The Supreme Court allowed the five men, on trial for their role in Catalonia's 2017 secession attempt, to leave jail to take up their seats, but they are likely to be quickly suspended because of their legal situation.
They won office in an April 28 general election which was won by acting Prime Minister Pedro Sanchez's Socialists but without a majority.
Oriol Junqueras, Jordi Sanchez, Jordi Turull and Josep Rull won seats in the Congress, the lower house of parliament, while Raul Romeva was elected to the Senate, the upper house.
They were greeted with applause from other members of their parties when they arrived.
Like other lawmakers they swore to respect the Spanish constitution — the same constitution they are accused of having violated with their independence push.
Romeva vowed to respect the constitution “as a political prisoner, until the proclamation of the Catalan Republic” as he took his seat in the Senate.
The sight of the separatist leaders, who sparked Spain's worst political crisis in decades with their bid to break Catalonia away, taking their seats in parliament may inflame passions on both sides of a divided country.
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'Given our voice back'
The five are among 12 Catalan leaders on trial in connection with a banned independence referendum held on October 1, 2017 that was followed by a short-lived declaration of independence.
“They want to silence and marginalise us, and the ballot box has given our voice back,” former Catalan vice-president and the head of Catalan separatist party ERC, Oriol Junqueras, told AFP in a written interview from jail before he was sworn in.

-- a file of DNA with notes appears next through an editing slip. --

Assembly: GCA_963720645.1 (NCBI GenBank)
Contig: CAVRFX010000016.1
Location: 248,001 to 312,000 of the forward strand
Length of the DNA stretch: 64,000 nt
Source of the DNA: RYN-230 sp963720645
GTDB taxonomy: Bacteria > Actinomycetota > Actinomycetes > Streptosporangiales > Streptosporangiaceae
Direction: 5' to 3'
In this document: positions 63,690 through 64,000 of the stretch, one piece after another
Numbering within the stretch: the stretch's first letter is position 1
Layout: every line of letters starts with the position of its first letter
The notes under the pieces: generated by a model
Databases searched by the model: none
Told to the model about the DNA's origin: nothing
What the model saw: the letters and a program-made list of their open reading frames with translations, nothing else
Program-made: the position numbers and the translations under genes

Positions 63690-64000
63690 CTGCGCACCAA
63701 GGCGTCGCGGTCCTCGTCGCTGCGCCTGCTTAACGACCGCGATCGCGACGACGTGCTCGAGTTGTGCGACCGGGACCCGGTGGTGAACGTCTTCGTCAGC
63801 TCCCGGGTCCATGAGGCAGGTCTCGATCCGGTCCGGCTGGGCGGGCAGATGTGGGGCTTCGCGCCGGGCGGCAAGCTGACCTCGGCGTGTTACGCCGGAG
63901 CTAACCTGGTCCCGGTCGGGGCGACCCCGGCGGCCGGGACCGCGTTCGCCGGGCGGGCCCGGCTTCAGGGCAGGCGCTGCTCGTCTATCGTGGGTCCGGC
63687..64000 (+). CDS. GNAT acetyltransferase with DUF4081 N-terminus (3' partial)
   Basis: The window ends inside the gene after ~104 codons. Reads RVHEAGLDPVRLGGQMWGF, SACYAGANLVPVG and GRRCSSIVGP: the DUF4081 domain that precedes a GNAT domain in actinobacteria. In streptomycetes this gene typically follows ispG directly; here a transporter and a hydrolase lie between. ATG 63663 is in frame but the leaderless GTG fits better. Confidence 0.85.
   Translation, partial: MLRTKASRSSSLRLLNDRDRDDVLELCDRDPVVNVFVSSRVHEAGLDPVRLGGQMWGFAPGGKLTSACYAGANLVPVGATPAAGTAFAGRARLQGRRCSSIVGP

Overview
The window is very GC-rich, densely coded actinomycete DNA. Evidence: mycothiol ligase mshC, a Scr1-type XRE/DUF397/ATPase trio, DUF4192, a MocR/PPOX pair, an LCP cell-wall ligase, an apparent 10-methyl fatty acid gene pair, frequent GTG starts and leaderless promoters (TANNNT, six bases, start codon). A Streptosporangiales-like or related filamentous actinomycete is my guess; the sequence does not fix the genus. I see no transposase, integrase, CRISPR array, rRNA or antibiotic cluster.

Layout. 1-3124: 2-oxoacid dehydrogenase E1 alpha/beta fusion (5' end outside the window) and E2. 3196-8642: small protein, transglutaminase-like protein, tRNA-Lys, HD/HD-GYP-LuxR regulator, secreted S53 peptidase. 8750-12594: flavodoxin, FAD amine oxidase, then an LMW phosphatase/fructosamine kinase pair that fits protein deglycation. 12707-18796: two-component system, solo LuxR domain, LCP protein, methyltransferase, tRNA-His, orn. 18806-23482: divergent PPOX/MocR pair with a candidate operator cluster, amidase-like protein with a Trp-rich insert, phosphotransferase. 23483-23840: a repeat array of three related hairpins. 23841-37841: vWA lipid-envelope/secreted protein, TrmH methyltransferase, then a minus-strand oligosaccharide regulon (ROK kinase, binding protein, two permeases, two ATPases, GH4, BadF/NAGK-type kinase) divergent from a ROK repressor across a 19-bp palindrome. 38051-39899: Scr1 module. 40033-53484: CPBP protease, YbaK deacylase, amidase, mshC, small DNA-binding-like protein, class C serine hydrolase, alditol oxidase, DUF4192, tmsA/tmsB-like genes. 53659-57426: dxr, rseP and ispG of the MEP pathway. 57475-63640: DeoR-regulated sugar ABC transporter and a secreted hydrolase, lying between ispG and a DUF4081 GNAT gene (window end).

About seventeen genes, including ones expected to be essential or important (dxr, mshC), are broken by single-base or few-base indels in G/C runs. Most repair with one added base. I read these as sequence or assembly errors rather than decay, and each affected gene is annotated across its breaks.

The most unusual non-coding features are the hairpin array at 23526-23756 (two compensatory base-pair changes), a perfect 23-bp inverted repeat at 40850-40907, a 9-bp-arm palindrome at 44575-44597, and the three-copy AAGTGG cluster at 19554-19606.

The conservative Popular Party (PP) and centre-right Ciudadanos have said they will try to stop the five men from occupying their posts.
The chambers' governing bodies, which are due to be elected later on Tuesday, will decide whether or not to suspend the five men.
“The suspension is obvious…they can't hold their posts,” acting Deputy Prime Minister Carmen Calvo told news radio Cadena Ser.
While the Socialists emerged as the biggest party in the 350-seat lower house in last month's elections, they lack a majority. To be sworn in as prime minister again Sanchez is likely to rely on some parties abstaining from voting.
But if the jailed Catalan lawmakers are not allowed to take part in Sanchez's investiture vote, and are not replaced, the threshold to be approved will be lower and he could be sworn in without relying on Catalan separatist parties abstaining.
Boosted by its fierce opposition to Catalan separatism, far-right party Vox won 24 seats and entered parliament for the first time in a country that has had no far-right party since the death of dictator Francisco Franco in 1975.
Sanchez, who in June 2018 took over from Mariano Rajoy, a conservative, as prime minister, has bet on dialogue with Catalonia to ease tensions sparked by the separatist push.
Last week he proposed two Catalans to be the speakers of the upper and lower houses of parliament.
Outgoing minister for territorial policy, Meritxell Batet, was on Tuesday elected the speaker of the Congress while philosopher Manuel Cruz was elected speaker of the Senate.
The ERC had blocked Sanchez's first pick for speaker of the Senate, the Socialists' leader in Catalonia, Miquel Iceta.
The party says it is open to dialogue with Madrid but it insists on holding an independence referendum in Catalonia, which Sanchez steadfastly refuses.
A poll published on May 10 by the Catalan government's CEO survey institute showed slight more Catalans are against independence than those in favour — the first time that has happened since June 2017.